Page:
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WISDOM hath built herself a house, she hath hewn her out seven pillars.

Ver. 1.  House.  The sacred humanity, (S. Ignat.  S. Aug. de Civ. Dei. xvii. 20.) or the Church.  S. Greg. Mor. xxxiii. 15.


--- Here we may receive all instruction, the seven sacraments, and the gifts of the Holy Ghost.  Pleasure had mentioned here attractions: now those of true wisdom are set before us.  C.


--- God sent his pastors at all times, to invite people to embrace the latter.  They are all included in the number seven, both before and under the law, as well as in the gospel, where S. Paul styles SS. Peter, James, and John, pillars.  Gal. ii.  This is the literal sense, on which the mystical is grounded, and both are intended by the Holy Ghost, intimating that the uncreated wisdom took flesh of the blessed Virgin, prepared the table of bread and wine, as Priest according to the order of Melchisedec, and chose the weak of this world to confound the strong, as S. Aug. explain this passage.  Sup. and q. 51.  W.

2 She hath slain her victims, mingled her wine, and set forth her table.

Ver. 2.  Victims.  Moses ordered the blood to be poured out at the door of the tabernacle, and a part given to the priests, after which the rest might be taken away.  The like was probably done at Jerusalem.  Lev. xvii. 4.  These victims are contrasted with those of pleasure.  c. vii. 14.


--- Mingled.  It was not customary for any but barbarians and the gods to take pure wine.  Some mixed two, others three, five, or even twenty parts of water.  But the scholiast of Aristophanes says, the best method was to have three parts water, and two of wine.  Mercury complains that his wine was half water.  Arist. Plut. v. Sun. i.


--- The Fathers often apply this text to the feast of Jesus Christ in the blessed Eucharist.  C.


--- S. Cyprian (ep. iii.) citeth the whole passage of Christ's sacrifice in the forms of bread and wine.  W.

3 She hath sent her maids to invite to the tower, and to the walls of the city:

Ver. 3.  Maids.  Sept. "servant men," the pastors of the church, inviting all to piety in so public a manner, that none can plead ignorance.  S. Greg.  C.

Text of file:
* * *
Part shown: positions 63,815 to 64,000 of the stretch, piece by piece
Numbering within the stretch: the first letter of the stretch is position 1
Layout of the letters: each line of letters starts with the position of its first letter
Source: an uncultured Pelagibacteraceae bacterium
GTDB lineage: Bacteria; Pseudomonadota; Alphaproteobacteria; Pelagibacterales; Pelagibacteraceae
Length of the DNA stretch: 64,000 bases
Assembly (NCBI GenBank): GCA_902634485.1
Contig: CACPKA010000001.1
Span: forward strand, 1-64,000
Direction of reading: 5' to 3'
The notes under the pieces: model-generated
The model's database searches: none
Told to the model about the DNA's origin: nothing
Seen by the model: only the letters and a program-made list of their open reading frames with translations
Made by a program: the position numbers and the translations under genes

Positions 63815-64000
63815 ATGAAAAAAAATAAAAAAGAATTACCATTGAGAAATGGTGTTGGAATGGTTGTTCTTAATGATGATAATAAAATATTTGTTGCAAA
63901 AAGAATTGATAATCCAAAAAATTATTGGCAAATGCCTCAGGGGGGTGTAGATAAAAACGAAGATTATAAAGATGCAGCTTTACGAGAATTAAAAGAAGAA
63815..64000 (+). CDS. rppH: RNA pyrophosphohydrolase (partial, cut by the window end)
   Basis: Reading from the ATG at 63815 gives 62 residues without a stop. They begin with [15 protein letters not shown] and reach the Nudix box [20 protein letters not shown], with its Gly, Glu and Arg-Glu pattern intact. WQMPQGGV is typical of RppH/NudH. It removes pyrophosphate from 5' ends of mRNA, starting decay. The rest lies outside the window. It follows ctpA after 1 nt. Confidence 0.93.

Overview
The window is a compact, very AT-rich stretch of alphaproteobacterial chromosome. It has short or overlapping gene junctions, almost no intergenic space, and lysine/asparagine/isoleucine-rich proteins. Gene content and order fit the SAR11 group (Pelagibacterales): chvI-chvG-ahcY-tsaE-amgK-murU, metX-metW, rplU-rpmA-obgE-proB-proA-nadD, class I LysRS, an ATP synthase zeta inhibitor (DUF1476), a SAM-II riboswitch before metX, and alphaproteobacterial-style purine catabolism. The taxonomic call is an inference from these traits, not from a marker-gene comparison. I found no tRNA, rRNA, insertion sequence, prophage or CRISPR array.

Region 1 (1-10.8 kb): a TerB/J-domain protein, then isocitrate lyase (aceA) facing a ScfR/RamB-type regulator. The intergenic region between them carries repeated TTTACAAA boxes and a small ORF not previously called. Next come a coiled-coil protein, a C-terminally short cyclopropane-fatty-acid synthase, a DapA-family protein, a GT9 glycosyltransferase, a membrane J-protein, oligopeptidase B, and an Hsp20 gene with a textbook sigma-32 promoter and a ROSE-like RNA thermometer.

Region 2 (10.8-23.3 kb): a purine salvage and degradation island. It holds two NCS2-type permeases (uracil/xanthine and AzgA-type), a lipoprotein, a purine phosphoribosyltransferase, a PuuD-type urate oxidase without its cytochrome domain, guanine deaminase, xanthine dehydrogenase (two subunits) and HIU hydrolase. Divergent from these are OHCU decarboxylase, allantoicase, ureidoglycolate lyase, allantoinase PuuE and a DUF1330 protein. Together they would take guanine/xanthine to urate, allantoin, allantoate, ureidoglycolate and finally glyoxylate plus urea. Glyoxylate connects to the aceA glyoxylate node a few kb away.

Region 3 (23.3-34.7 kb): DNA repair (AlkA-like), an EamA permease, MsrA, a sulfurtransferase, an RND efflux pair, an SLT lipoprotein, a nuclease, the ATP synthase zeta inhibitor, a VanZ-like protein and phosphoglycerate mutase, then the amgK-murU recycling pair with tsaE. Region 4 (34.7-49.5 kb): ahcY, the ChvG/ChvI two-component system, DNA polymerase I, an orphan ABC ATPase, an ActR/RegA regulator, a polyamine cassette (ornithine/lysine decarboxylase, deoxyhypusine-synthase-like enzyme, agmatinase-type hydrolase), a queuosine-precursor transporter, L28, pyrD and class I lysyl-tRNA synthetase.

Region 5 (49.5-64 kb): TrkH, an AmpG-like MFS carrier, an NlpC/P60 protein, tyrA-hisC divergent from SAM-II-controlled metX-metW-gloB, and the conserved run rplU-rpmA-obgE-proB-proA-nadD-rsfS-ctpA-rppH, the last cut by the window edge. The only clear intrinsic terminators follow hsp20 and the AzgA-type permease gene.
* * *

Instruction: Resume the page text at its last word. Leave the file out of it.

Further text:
--- To invite.  Prot. "she crieth upon the highest places of the city."  H.


--- Christ enjoins his apostles to preach on the roofs.  Matt. x. 37.

4 Whosoever is a little one, let him come to me. And to the unwise she said:

Ver. 4.  One.  Simple, but not inconstant, like children.  1 Cor. xiv. 20.  Pleasure addresses the same, (c. vii. 7.) but for their destruction.  C.

5 Come, eat my bread, and drink the wine which I have mingled for you.


6 Forsake childishness, and live, and walk by the ways of prudence. 7 He that teacheth a scorner, doth an injury to himself: and he that rebuketh a wicked man, getteth himself a blot.

Ver. 7.  Scorner.  This is the reason why wisdom speaks only to the simple.  The conceited would only laugh at her instructions.  These scoffers represent heretics and libertines.  c. i. 22.  C.


--- Where there is no hope of amendment, prudence and charity require us to be silent, as our rebukes would only procure us enmity, and make the sinner worse.  W.


--- Of such S. John was afraid, and therefore ceased from writing.  3 Jo. 9.  Yet S. Paul commands public reprehension.  1 Tim. v. 20.  M.


--- When there is any prospect of good, all, particularly superiors, are bound to correct.  S. Aug. de Civ. Dei. i. 9.; and S. Bas. reg. fus. 158.  W.

8 Rebuke not a scorner lest he hate thee. Rebuke a wise man, and he will love thee. 9 Give an occasion to a wise man, and wisdom shall be added to him. Teach a just man, and he shall make haste to receive it.

Ver. 9.  Occasion.  This word is found in Sept. Syr. and Arab.  We might supply instruction, (C.) with Prot.

10 The fear of the Lord is the beginning of wisdom: and the knowledge of the holy is prudence.

Ver. 10.  Prudence.  Or "prudence is the science of the saints," (H.) directing what to choose on all occasions to obtain heaven.  C.


--- The knowledge contained in the holy Scriptures, and possessed by the saints, is superior to all other sciences.  M.


11 For by me shall thy days be multiplied, and years of life shall be added to thee. 12 If thou be wise, thou shalt be so to thyself: and if a scorner, thou alone shalt bear the evil.
13 A foolish woman and clamorous, and full of allurements, and knowing nothing at all,

Ver. 13.  And full.  Prot. "she is simple and knoweth nothing."  Sept. "is in want of a piece of bread."  They have several verses before this, which are here omitted.  H.


--- Wisdom and pleasure are opposed to each other.  C.

14 Sat at the door of her house, upon a seat, in a high place of the city, 15 To call them that pass by the way, and go on their journey: 16 He that is a little one, let him turn to me. And to the fool she said: 17 Stolen waters are sweeter, and hid den bread is more pleasant.

Ver. 17.  Pleasant.  Impure pleasures are more delightful (C.) to sensual men.  H.


--- The prohibition increases appetite.  M.

18 And he did not know that giants are there, and that her guests are in the depths of hell. The Parables of Solomon

Ver. 18.  Giants.  Who lived when all flesh had corrupted its ways, (Gen. vi. 12.) and were sentenced to hell.  Job xxvi. 5.  Is. xiv. 9.  C.

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